The study on Lombard DNA by Amorim et al. (2018) was already discussed a few months ago as part of a preliminary paper, but did not yet include the Y-DNA and mtDNA tables. This is still a pre-print, but at least we can see what haplogroups the Lombards carried.

The admixtures for each sample are available on this chart to confirm which sample is autosomally Lombard (in blue) or Roman (in red and green).

Here is the Y-DNA table from the study. I have added the mtDNA in the right column and coloured in red the sample number for those that were autosomally predominantly South European. Those that were very mixed are in blue and red. The others are predominantly Northwest European/Germanic.

CL38 E1b1b1a1b1a3 PF2211 X2
CL31 G2a1a1 Z6644 H18
CL63 I1a3 Z79 H
CL23 T1a2b L446 H
CL110 R1b1a2a M694 -
CL53 R1b1a2a PF6434 H11a
CL57 R1b1a2a1a L151 H24a
CL93 R1b1a2a1a L151 J2b1a
CL145 R1b1a2a1a L151 T2b
CL146 R1b1a2a1a L151 T2b3
CL92 R1b1a2a1a L52 H
CL84 R1b1a2a1a2c1g1a1 Z381 H1t
CL30 R1b1a1a2a1a2 S116 I1b
CL49 R1b1a1a2a1a2b1a Z367 -
CL94 R1b1a1a2a1a2f S11987 (DF99) K1c1
CL121 R1b1a2a2 Z2103 H1i2

SZ18 E1b1b1a1b2 CTS2817 H13a1a2
SZ45 I1a1b1 L22 J1c
SZ12 I2a2a1 CTS9183 W6
SZ14 I2a2a1 CTS9183 I3
SZ24 I2a2a1 CTS9183 U4b
SZ43 I2a2a1a2a1a S391 H1e
SZ3 I2a2a1b2a2 S390 H18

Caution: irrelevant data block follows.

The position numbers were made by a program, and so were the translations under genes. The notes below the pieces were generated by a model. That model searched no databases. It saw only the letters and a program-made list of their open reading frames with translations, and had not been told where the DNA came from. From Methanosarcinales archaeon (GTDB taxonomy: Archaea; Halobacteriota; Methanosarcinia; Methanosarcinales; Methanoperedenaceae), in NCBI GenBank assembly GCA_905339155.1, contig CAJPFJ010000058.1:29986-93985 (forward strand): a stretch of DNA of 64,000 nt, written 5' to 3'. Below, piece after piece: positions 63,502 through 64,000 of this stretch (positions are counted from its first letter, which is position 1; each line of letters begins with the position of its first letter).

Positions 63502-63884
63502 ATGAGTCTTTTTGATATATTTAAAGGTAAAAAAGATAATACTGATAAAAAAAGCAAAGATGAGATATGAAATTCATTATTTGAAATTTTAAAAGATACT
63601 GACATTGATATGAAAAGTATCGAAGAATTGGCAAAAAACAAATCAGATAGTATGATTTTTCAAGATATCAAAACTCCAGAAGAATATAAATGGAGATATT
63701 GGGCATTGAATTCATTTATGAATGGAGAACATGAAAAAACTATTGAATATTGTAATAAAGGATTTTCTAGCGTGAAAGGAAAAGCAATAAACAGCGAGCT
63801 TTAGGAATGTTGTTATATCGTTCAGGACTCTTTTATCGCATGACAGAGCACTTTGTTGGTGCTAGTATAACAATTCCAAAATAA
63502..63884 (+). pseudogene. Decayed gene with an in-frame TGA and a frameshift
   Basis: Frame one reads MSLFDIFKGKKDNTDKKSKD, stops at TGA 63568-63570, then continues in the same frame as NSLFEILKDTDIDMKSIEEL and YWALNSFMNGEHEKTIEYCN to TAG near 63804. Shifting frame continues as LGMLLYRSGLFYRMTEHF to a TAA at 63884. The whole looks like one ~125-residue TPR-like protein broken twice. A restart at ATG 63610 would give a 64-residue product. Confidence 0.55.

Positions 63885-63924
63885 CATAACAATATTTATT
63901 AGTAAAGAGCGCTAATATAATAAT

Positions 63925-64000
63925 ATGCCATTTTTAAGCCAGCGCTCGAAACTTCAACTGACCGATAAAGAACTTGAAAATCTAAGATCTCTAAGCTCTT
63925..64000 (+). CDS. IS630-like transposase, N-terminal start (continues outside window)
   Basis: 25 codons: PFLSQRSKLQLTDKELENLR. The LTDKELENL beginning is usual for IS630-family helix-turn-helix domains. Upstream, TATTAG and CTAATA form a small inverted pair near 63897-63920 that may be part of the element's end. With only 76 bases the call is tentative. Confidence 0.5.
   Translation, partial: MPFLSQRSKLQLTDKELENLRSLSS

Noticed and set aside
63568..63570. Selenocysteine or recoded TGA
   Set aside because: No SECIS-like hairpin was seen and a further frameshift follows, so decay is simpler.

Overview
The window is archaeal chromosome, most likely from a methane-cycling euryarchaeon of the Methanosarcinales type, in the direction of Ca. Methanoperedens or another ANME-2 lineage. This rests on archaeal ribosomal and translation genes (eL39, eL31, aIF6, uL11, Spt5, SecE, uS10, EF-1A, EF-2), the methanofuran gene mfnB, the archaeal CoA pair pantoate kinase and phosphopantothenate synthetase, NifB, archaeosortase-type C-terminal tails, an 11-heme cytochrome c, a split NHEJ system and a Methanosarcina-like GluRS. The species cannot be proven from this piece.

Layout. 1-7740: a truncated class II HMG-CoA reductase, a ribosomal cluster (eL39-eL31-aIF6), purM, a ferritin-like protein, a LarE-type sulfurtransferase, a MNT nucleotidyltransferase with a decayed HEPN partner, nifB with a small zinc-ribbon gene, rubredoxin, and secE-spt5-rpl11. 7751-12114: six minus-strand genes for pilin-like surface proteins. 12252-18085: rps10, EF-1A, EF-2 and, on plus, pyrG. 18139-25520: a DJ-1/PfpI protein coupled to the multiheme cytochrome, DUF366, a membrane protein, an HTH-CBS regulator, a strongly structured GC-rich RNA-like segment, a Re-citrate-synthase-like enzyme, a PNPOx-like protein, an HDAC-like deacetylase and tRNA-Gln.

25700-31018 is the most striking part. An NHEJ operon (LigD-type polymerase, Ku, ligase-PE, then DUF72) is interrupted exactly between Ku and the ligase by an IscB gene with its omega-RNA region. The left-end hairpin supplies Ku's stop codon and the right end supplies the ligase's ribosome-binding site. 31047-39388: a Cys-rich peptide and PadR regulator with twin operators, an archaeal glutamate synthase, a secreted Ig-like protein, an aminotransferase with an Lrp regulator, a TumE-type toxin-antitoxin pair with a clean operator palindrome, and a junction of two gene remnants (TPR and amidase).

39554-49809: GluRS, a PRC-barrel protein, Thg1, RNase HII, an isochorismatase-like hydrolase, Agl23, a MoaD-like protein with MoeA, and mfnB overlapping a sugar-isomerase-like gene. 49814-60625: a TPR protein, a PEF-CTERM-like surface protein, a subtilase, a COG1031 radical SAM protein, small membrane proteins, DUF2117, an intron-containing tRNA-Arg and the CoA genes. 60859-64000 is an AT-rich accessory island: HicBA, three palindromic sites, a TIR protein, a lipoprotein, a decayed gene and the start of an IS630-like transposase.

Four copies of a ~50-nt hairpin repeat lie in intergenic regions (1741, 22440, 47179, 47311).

SZ13 I2a2a1b2a2a2 ZS20 N1b1b1
SZ22 I2a2a1b2a2a2 ZS20 N1b1b1
SZ7 I2a2a1b2a2a2 ZS20 T2e
SZ36 T1a1a PF5620 U4c2a
SZ15 R1a1a1b1a3a S200 H1c1
SZ4 R1b1a2a1a1b Z16 H1c9
SZ16 R1b1a2a1a1c Z381 U4b1b
SZ23 R1b1a2a1a1c Z381 H13a1a2
SZ2 R1b1a1a2a1a1c2b2a1b1a L130 T1a1
SZ11 R1b1a1a2a1a1c2b2b1a1a1 Z351 K2a3
SZ27B R1b1a1a2a1a2 S116 N1a1a1a1
SZ37 R1b1a1a2a1a2 S116 H66a
SZ42 R1b1a1a2a1a2 S116 K2a6
SZ5 R1b1a1a2a1a2a1b CTS1595 J2b1

The autosomally Germanic samples belong to:

- I1-L22 (1 sample)
- I2a2a-L801 (4 samples including three ZS20)
- R1a-Z284 (1 sample, L448+)
- R1b-U106 (including three Z381, two L48>Z9 and one Z16)

One sample was reported as I1a3, which should be I1-Z63, but the SNP listed was Z79, which belongs to a deep clade of I2a2a-L801. So it isn't clear which it is. Surely a typo.

There is no surprise, except maybe that the haplogroup composition is so high in I2a2a-L801 and has few I1, but that is probably a sampling bias (too small sample size). All the haplogroups are unambiguously Germanic and even South Scandinavian in their subclades, which is in agreement with the origins of the Lombards in Scania (southern Sweden).

The samples that were autosomally South European included the following haplogroups:

- E-V13
- G2a1a
- I2a2a-L1229 (also found in Megalithic cultures)
- R1b-Z2103
- T1a1a

One R1b-S116 (P312) samples was fully Germanic, one was fully South European, and the third one was mixed.

Two samples (CL49 and SZ5) belong to R1b-U152 (L2>Z367 and Z36>Z37), but unfortunately both are about half CEU and half TSI (+IBS for SZ5), so their origins are inconclusive. Alpine Celts would probably have such mixed ancestry though. But the Z36 branch is more likely Italic/Roman.

The E-V22 and R1b-DF99 and one R1b-Z381 also had mixed ancestry.